Tuesday, September 18, 2012

Spain Remains A Basket Case

Aside from the Greek circus, Spain is now the cockpit of the eurozone government debt crisis. How does Spain look as she confronts the need for a big bailout?

For the sake of this discussion, let’s agree that the ratio of government debt to GDP is a good measure of sovereign risk. Both government debt and GDP are nominal figures; no complicated constant dollar calculations are required. Government debt grows at the rate of beginning period debt plus the current year’s fiscal deficit in current dollars. For the D/GDP ratio to stabilize, nominal GDP must grow at the same rate as the deficit as a percent of GDP. Not rocket science.

Let’s take a look at Spain’s numbers.

Spain’s nominal GDP (EUR B), as calculated by the OECD, has been pretty flat:
2006: 986
2007: 1,053  (+7%)
2008: 1,088  (+3%)
2009: 1,048  (-4%)
2010: 1,048  (+0%)
2011: 1,063   (+1%)

Spain’s general government fiscal deficit as a % of GDP as calculated by Moody’s has been high:
2007 (+1.9%)
2008 (-4.5%)
2009 (-11.2%)
2010 (-9.3%)
2011 (-8.9%)
2012 (-6.6%) est.

Spain’s central government debt (EUR B), as reported by the Tesoro Publico, has grown rapidly:
2007 307B
2008 358 (+17%)
2009 475 (+33%)
2010 540 (+14%)
2011 592 (+10%)
2012 605 (July) (+2%)

Spain’s general government debt to GDP ratio (%) as calculated by the Fed has risen by 250%:
2007 36%
2008 40% (+4%)
2009 54% (+14%)
2010 61%  (+7%)
2011 69%  (+8%)
2012 91% (proj.) (+22%)

That is what the ECB is facing, as it seeks to facilitate Spain’s effort to become a creditworthy sovereign issuer. Spain’s numbers are all going in the wrong direction. The ECB can help to refinance Spain’s maturing debt at affordable rates (if it tries hard enough). But it can do nothing about Spain’s large fiscal deficit, which only the government (with the Troika’s help) can fix. And the ECB has announced no plans to raise the eurozone’s rate of inflation or the rate of nominal GDP growth. The outlook is grim.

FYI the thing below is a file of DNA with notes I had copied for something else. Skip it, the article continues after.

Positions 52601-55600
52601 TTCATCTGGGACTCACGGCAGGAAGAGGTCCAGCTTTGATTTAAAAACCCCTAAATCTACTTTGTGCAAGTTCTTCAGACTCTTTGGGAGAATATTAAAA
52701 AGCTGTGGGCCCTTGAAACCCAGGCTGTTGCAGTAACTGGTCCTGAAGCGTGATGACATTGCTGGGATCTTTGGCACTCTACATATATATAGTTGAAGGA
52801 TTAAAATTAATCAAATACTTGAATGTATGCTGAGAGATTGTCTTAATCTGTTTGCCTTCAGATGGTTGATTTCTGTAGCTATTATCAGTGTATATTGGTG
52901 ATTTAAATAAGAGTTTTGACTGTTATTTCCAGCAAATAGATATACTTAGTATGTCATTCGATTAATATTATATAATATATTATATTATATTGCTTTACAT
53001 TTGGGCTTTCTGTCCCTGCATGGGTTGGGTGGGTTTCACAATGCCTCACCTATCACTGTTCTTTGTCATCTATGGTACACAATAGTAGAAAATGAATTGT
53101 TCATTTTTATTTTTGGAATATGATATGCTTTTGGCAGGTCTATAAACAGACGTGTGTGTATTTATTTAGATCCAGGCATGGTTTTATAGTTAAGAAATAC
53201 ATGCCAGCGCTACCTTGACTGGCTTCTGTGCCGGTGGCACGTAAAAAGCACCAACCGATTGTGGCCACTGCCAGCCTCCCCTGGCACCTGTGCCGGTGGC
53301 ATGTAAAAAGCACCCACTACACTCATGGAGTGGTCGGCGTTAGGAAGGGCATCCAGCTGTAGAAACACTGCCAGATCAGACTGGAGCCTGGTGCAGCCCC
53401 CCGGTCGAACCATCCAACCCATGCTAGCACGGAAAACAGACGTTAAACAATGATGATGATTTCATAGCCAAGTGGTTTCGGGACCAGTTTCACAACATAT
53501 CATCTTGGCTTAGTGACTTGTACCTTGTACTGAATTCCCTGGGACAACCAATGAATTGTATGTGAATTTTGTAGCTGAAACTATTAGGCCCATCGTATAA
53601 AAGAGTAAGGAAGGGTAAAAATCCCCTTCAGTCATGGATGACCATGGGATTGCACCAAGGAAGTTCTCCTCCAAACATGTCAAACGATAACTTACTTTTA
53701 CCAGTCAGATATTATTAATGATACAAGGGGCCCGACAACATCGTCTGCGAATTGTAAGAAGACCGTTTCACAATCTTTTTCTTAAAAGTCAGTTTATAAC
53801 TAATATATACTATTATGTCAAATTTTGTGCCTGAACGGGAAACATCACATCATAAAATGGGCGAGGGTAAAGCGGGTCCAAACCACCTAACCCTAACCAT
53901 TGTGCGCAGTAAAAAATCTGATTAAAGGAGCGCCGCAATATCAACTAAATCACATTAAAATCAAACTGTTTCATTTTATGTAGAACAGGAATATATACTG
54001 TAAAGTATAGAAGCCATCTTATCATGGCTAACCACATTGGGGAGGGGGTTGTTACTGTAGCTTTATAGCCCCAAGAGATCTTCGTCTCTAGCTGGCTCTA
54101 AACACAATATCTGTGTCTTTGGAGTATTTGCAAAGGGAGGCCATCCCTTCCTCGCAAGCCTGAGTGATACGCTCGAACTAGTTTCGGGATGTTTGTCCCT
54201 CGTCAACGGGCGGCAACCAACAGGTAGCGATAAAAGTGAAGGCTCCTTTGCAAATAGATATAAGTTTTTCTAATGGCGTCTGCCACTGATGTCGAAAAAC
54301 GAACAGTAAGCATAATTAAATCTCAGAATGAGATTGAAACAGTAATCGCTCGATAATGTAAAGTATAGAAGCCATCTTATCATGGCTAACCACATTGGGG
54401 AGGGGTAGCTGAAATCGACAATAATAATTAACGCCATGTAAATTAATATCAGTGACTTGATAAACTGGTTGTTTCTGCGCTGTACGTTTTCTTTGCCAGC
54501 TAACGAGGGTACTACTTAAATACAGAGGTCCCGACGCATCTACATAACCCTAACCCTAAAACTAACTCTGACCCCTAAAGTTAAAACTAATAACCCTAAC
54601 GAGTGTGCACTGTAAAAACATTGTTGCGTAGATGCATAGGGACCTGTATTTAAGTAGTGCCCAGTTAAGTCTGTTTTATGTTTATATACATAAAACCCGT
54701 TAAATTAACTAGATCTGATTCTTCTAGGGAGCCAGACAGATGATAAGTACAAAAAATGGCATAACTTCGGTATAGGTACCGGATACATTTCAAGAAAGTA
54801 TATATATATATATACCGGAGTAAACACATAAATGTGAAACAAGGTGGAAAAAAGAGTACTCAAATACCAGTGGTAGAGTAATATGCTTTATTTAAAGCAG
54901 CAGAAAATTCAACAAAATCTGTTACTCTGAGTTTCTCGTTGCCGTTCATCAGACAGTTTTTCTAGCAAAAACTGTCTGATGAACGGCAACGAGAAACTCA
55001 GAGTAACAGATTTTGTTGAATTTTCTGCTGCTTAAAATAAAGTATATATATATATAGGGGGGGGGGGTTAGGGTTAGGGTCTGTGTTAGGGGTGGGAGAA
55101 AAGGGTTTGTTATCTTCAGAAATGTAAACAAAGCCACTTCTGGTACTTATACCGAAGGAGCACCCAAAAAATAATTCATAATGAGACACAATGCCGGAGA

Looking forward, Spain’s nominal GDP growth outlook is at best modest (zero?), while its fiscal deficit is unlikely to get much below 5-6% of GDP, despite whatever cuts Spain eventually agrees to. Thus, the medium-term outlook for Spain’s debt ratio is a steady annual increase, in the direction of higher credit risk, lower credit ratings, and higher bond spreads. Spain will remain a deteriorating credit until its budget comes into a sustainable balance and its GDP starts to grow in a sustainable way. Neither are likely without much higher inflation in the eurozone (which had been experiencing deflation until recently).

Moody’s currently rates Spain at the bottom of investment grade (Baa3), with the rating under review for possible further downgrade (to junk). In a recent comment on the continuing review for downgrade (expected to end soon), Moody’s sounded pessimistic in observing that:
“official support beyond banking recapitalisation but short of a full package may also pressure the rating below investment-grade if (1) the combined measures were unlikely to succeed in maintaining ample market access; or (2) if these measures were effectively providing the bulk of the Spanish government's funding needs through crisis-management tools such as the European Financial Stability Facility and ESM, and European Central Bank actions that provide liquidity to government debt markets. Short of the accompanying fiscal and structural reforms being successful, full return to market access at the end of these initiatives may prove very difficult, raising the risk of private sector participation in a debt relief effort before more official support is provided.”

That sounds to me that Moody’s will either downgrade Spain or extend further its review (begun three months ago). Most likely they will take the rating to Ba2/negative outlook (which won't lower bond yields).

My overall conclusion is that while the OMT can help to overcome the market’s reluctance to buy Spanish debt, it can’t fix Spain debt trajectory. That can only be done by politically unpalatable austerity combined with massive unsterilized QE by the ECB. By sterilizing the OMT program, the ECB has condemned Spain to a future of zero growth, weak government revenue, and rising debt ratios. Let us hope that Bernanke’s QE3+ will succeed, and provide a model for the ECB before it is too late.

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